# Difference between revisions of "User:Analogspiceman"

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Yes, LTspice comes with a non-linear hysteretic core model built in! This is the 1991 model by John Chan et al. Compared to older core models, the Chan model is particularly robust, computationally efficient and compact, requiring only three parameters to define most any commonly encountered magnetic hysteresis loop. | Yes, LTspice comes with a non-linear hysteretic core model built in! This is the 1991 model by John Chan et al. Compared to older core models, the Chan model is particularly robust, computationally efficient and compact, requiring only three parameters to define most any commonly encountered magnetic hysteresis loop. | ||

− | Once the core material's generic magnetic properties are set, establishing the circuit level non-linear inductance requires three more parameters to set the geometry of the specific core and one additional parameter to set the core winding turn count. The Chan inductor does not directly support Mutual Inductance, so unless only a single winding inductor is | + | Once the core material's generic magnetic properties are set, establishing the circuit-level non-linear inductance requires specifying three more parameters to set the geometry of the specific core and specifying one additional parameter to set the core winding turn-count. The Chan inductor does not directly support [[Mutual Inductance]], so unless only a single-winding inductor is being modeled, multiple windings must be added on via additional circuitry. |

+ | |||

+ | Perhaps the simplest way to add windings is to construct an ideal, unity coupled transformer with as many winding as required and then put the Chan inductor directly in parallel with any one of the windings (taking care to set the turns to match that particular winding). |

## Revision as of 23:05, 15 August 2009

## Transformers

**How do I make a transformer in LTspice**?

Although it is very possible to make to make a dedicated subcircuit for a specific transformer, the preferred method of making a generic transformer when drafting a simulation schematic is to simply place a separate inductor for each separate transformer winding and then couple them all together magnetically via a single *Mutual Inductance (K) statement* placed as a SPICE Directive on the schematic. Note that inductors called out in a Mutual Inductance statement will be automatically given a phasing dot if one does not already exist.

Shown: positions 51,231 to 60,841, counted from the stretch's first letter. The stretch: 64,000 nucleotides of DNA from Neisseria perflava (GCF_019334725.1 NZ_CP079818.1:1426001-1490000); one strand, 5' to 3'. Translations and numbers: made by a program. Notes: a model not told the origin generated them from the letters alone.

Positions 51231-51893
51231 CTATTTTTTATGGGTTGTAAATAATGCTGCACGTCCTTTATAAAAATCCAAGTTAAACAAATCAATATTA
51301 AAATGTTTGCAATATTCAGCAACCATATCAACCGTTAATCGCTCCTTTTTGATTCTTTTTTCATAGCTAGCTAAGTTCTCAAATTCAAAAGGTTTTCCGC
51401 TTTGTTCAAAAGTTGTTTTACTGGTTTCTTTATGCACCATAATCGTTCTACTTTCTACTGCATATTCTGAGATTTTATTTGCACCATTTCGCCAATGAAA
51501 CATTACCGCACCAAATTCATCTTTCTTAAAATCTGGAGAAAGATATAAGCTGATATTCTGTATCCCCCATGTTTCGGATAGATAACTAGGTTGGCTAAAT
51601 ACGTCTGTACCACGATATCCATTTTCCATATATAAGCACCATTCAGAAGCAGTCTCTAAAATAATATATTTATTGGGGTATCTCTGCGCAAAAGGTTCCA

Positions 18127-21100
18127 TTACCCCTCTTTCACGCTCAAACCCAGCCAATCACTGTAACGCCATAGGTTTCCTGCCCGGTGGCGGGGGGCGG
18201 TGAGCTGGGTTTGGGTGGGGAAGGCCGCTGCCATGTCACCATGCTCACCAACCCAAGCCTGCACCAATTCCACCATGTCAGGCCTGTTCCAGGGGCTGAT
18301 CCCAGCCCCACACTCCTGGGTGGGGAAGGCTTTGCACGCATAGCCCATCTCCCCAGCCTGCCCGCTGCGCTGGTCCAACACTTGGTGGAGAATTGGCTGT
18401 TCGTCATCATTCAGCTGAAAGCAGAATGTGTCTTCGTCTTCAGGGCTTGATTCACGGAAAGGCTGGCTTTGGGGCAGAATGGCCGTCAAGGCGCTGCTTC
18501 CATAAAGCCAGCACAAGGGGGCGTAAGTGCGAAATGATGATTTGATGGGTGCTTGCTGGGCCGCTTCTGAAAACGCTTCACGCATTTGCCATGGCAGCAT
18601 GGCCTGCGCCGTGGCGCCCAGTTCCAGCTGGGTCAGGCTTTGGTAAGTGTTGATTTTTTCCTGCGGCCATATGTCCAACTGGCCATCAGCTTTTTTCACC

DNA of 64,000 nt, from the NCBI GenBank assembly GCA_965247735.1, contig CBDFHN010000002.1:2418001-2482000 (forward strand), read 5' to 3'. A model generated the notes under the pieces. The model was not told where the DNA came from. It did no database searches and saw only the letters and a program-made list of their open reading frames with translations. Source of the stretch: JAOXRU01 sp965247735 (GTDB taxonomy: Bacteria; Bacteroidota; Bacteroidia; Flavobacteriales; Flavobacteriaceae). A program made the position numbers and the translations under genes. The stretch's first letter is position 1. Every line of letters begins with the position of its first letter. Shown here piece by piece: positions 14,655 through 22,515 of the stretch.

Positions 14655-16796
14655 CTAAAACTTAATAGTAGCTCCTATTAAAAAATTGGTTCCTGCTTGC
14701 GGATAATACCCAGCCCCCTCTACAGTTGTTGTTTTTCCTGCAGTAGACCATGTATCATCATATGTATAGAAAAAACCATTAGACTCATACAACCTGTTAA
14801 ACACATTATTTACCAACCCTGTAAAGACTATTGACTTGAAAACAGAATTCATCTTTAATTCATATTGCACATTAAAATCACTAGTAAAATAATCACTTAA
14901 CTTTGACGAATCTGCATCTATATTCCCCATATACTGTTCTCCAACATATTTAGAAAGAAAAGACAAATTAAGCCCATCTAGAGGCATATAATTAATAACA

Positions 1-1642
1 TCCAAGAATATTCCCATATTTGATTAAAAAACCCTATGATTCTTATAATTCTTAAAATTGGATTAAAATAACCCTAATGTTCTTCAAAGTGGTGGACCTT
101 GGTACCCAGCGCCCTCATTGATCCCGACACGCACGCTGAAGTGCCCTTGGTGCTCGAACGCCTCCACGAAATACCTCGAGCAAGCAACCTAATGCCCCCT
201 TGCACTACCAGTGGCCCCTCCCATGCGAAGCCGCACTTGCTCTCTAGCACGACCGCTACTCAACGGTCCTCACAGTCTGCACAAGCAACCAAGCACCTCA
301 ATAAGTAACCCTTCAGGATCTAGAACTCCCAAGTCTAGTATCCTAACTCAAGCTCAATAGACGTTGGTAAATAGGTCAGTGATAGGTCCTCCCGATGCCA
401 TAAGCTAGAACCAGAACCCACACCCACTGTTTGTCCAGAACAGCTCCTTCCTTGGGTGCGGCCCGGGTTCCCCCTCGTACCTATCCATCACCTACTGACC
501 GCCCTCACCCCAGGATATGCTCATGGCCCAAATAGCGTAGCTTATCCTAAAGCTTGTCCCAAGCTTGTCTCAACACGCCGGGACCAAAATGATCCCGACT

K1 L1 L2 L3 1 ; adding this SPICE directive will cause phasing dots to automatically appear on L1-L3 schematic symbols.

When creating a new transformer this way, especially for use in a switched mode power circuit, it is generally best to first specify the mutual coupling coefficient to be exactly 1. By starting with 100 percent coupling there will be no leakage inductance in any winding and this will minimize the likelihood of the windings ringing at extremely high frequencies (which can slow the simulation to a crawl at each switching edge). However, be aware that a mutual inductance value of plus (or minus) unity *may* lead to simulation difficulties if *Skip the initial operating point solution (UIC)* is specified for the .tran command (specifying a realistic resistance for each inductor "winding" - ctrl-right-mouse-click - will minimize this tendency).

Note that when coupled inductors are used as transformer windings, individual winding inductances rather than turns ratios must be specified (inductance ratios should be proportional to the * square* of the turns ratios).

**If I want to model leakage inductance, how should I do that?**

The most flexible method is to keep the windings' mutual inductance statement at unity and add a small discrete leakage inductance in series with each winding. This is the most straightforward way to model transformers with asymmetrical leakage inductances, however, if your transformer is electrically symmetrical, it may be more convenient to simply set the mutual inductance to a value less than one. For each winding the resulting leakage inductance will be (1-K) times that winding's inductance. Note that each winding's coupled inductance will decrease to K times that winding's inductance, but for typical values of K (>>0.9) this effect will be very small.

**Okay, now how about transformer saturation effects? Can LTspice model that?**

Yes, LTspice comes with a non-linear hysteretic core model built in! This is the 1991 model by John Chan et al. Compared to older core models, the Chan model is particularly robust, computationally efficient and compact, requiring only three parameters to define most any commonly encountered magnetic hysteresis loop.

Once the core material's generic magnetic properties are set, establishing the circuit-level non-linear inductance requires specifying three more parameters to set the geometry of the specific core and specifying one additional parameter to set the core winding turn-count. The Chan inductor does not directly support Mutual Inductance, so unless only a single-winding inductor is being modeled, multiple windings must be added on via additional circuitry.

Perhaps the simplest way to add windings is to construct an ideal, unity coupled transformer with as many winding as required and then put the Chan inductor directly in parallel with any one of the windings (taking care to set the turns to match that particular winding).